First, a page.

Balancing staff loads must happen in real time based on knowledge of what resources are currently available, where they are needed, and what will be demanded of each, as far into the future as possible. Figure 1 shows a typical labor forecast for the warehouse section of a distribution center. It shows how much work is forecast, how much has been completed and what is left to be done. This predicts a potential problem situation, in that most units have not completed their assigned projects but have expended the hours allocated. When confronted with such situations, WES software assists with analyses that can help determine the root of the problem.
One large distribution center that was missing an inordinately high volume of promised ship dates, for example, used data from its WES to identify the cause. Analysis of data stored in the system revealed that a number of orders were temporarily misplaced in a large value-added service (VAS) area, where employees inserted flyers and coupons into outgoing orders. The analysis showed that volume surpassed the number of people available to complete the tasks and orders were falling through the cracks. Modeling the process in the software helped predict the number of additional staff that would be needed to meet ship dates and the problem was solved.
Optimizing Space Allocation
A WES can also help coordinate with other departments to balance space needs in real time. A batch picking operation involving an automated storage and retrieval system, for example, would require a buffer space to receive the order when it arrives. If, however, there is no space available when the picked order arrives, the process would come to a halt. Better analysis of the data, would flag over-commitment of space so that buffer capacity could be increased accordingly to prevent disruption.
Balancing space, labor and inventory often requires better control over the flow of product among people and places. Figure2, for example, depicts the current performance levels of a distribution center by end-user and work type, revealing where workflow is hanging up or where it is accelerating, enabling process regulation and optimization. From there it is possible to drill deeper to understand what measures might need to be taken to determine the right mix of people or resources.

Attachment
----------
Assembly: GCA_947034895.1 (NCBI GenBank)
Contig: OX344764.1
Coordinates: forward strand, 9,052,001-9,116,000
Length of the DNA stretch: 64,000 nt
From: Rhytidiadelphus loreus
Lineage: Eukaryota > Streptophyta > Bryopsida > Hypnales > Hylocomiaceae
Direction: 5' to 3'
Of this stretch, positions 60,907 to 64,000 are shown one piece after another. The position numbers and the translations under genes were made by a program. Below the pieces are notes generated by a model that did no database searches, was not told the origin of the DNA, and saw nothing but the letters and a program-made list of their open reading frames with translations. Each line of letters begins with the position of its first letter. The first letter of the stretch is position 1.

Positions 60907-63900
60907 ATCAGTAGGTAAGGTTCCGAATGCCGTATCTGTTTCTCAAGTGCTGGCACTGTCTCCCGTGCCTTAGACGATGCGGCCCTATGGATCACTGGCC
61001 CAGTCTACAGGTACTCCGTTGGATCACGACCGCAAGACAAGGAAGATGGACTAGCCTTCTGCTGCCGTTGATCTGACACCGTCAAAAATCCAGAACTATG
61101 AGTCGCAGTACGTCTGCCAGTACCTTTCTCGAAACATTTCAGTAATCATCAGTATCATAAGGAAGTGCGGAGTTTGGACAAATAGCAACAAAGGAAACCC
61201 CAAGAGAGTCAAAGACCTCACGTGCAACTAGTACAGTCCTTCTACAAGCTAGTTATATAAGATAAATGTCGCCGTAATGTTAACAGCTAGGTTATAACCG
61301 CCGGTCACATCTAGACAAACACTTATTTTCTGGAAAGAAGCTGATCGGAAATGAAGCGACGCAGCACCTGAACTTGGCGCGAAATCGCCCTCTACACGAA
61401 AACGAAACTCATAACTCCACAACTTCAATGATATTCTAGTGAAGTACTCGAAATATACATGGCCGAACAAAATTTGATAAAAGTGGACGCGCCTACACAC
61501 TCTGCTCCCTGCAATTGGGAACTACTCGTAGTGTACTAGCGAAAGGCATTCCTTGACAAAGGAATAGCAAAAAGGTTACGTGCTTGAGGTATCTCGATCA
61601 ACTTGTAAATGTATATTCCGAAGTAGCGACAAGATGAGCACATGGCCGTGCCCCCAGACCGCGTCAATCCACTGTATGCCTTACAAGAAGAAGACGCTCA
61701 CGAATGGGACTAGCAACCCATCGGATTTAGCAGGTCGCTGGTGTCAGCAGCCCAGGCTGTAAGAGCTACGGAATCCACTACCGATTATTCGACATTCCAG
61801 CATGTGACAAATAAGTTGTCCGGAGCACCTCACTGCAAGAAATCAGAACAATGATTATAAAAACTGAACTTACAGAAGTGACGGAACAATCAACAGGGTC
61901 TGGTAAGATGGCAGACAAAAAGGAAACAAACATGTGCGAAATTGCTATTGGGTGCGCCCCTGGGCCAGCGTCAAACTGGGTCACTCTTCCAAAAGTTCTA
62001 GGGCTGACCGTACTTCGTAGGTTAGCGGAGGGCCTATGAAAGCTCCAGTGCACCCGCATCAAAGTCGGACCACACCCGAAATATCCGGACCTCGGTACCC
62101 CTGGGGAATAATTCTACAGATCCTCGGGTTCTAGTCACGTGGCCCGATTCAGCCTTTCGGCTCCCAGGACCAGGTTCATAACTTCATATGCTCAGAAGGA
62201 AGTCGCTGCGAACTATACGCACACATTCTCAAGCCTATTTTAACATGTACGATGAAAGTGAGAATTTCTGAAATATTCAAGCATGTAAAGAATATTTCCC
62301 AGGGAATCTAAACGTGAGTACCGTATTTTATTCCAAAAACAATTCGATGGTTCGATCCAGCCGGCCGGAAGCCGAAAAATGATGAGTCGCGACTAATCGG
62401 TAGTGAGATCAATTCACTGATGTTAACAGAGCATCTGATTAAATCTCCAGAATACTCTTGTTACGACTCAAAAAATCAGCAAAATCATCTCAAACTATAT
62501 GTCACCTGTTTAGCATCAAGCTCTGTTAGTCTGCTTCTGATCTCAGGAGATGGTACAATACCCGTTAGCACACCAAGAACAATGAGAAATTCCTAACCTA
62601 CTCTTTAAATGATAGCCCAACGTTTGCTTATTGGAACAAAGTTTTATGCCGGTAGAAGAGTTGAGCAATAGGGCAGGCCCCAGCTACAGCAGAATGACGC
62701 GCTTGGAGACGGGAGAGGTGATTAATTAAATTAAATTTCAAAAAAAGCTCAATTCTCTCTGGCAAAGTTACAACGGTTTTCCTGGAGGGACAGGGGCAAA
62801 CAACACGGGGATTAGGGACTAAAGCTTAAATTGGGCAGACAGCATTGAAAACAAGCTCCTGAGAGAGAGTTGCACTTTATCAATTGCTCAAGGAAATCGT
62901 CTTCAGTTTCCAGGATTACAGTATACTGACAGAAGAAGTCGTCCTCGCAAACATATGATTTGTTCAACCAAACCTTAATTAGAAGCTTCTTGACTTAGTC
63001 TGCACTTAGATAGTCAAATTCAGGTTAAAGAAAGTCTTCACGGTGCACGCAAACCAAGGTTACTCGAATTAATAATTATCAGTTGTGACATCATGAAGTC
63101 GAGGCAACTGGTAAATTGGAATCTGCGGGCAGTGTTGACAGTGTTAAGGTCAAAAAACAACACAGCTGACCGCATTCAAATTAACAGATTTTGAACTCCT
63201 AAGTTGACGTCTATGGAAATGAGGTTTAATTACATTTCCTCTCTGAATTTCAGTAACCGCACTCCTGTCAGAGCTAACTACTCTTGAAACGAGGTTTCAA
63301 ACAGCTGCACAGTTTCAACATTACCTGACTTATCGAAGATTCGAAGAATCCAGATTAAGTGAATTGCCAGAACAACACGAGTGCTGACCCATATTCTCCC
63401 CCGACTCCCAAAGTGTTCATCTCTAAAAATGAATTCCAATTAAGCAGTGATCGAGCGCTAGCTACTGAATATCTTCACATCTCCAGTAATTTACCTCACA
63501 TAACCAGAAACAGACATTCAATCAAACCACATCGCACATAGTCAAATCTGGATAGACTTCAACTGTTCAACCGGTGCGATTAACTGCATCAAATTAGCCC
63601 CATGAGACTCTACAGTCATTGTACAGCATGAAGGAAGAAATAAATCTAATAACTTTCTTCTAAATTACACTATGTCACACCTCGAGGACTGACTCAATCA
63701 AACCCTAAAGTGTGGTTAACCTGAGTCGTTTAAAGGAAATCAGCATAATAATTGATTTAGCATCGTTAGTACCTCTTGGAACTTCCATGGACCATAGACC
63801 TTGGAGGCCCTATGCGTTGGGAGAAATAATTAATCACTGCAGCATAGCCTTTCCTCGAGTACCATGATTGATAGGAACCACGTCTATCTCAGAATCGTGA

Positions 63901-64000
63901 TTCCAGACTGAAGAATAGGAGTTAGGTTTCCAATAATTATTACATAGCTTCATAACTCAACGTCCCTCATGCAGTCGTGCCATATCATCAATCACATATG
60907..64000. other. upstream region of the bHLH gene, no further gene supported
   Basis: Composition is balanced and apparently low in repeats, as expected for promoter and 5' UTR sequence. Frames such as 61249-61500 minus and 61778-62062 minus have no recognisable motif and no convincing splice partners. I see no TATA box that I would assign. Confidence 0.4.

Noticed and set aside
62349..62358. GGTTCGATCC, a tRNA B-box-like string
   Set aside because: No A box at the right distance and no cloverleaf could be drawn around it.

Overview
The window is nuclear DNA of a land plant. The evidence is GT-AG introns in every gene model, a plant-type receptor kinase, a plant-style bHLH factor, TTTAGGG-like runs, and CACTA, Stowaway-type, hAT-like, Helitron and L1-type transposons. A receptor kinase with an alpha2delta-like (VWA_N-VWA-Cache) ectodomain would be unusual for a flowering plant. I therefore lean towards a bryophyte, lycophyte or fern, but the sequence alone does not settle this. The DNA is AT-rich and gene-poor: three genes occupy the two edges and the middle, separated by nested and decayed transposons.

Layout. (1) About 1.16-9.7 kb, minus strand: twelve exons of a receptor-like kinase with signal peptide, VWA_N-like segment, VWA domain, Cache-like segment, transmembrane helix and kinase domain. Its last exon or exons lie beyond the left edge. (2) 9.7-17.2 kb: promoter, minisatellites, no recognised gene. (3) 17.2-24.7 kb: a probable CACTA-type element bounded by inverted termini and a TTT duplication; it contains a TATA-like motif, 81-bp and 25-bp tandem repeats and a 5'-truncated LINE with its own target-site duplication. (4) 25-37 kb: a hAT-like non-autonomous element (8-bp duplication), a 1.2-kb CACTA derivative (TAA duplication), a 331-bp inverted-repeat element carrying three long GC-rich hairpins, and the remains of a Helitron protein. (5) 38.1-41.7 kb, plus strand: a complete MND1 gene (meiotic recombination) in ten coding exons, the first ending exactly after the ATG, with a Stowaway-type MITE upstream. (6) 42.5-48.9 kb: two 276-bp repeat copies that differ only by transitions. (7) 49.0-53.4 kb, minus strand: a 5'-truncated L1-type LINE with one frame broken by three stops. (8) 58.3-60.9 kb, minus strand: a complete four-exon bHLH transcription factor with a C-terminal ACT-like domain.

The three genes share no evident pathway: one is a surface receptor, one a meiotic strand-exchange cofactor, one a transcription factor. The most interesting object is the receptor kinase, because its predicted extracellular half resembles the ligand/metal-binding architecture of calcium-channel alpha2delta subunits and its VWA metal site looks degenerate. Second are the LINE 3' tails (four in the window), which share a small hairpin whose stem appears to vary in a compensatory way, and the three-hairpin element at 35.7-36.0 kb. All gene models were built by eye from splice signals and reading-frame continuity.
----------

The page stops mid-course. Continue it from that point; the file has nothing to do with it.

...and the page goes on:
Reducing Pick Time
WES software enables visualization of relationships among variables with granularity in timeframes not easily attainable by manual analysis. One large department store, for example, had been storing backpacks in the back of the warehouse because they were not typically fast movers. WES analysis of the data, however, suggested that during the peak season the backpacks should be stored closer to the front where they are more readily accessible to order pickers. While repositioning backpack storage during schools seasons may seem relatively obvious, WES analysis can help determine exactly when and where to move them for maximum return.
Focusing on Future Performance
WES software is most effective when used with ongoing continuous improvement. In addition to analyzing patterns in relationships among labor, space allocation and workflow data, a continuous improvement program would set and track KPIs in many other areas, including:
- Fork work
- General performance
- Performance by warehouse
- Outbound shipment
With so many categories of data, there are numerous possible relationships that can be analyzed together to predict distribution center performance and suggest improvements. Identifying what information you need to be tracking starts with a review of distribution center performance and Identification of the information that decision makers need to improve performance in those areas. In addition to helping with the heavy data crunching, warehouse execution systems provide guidance via pre-populated report tools based on best practices proven across numerous distribution center automation projects.
Randy Marble is Vice President of Software Strategies at Daifuku Wynright.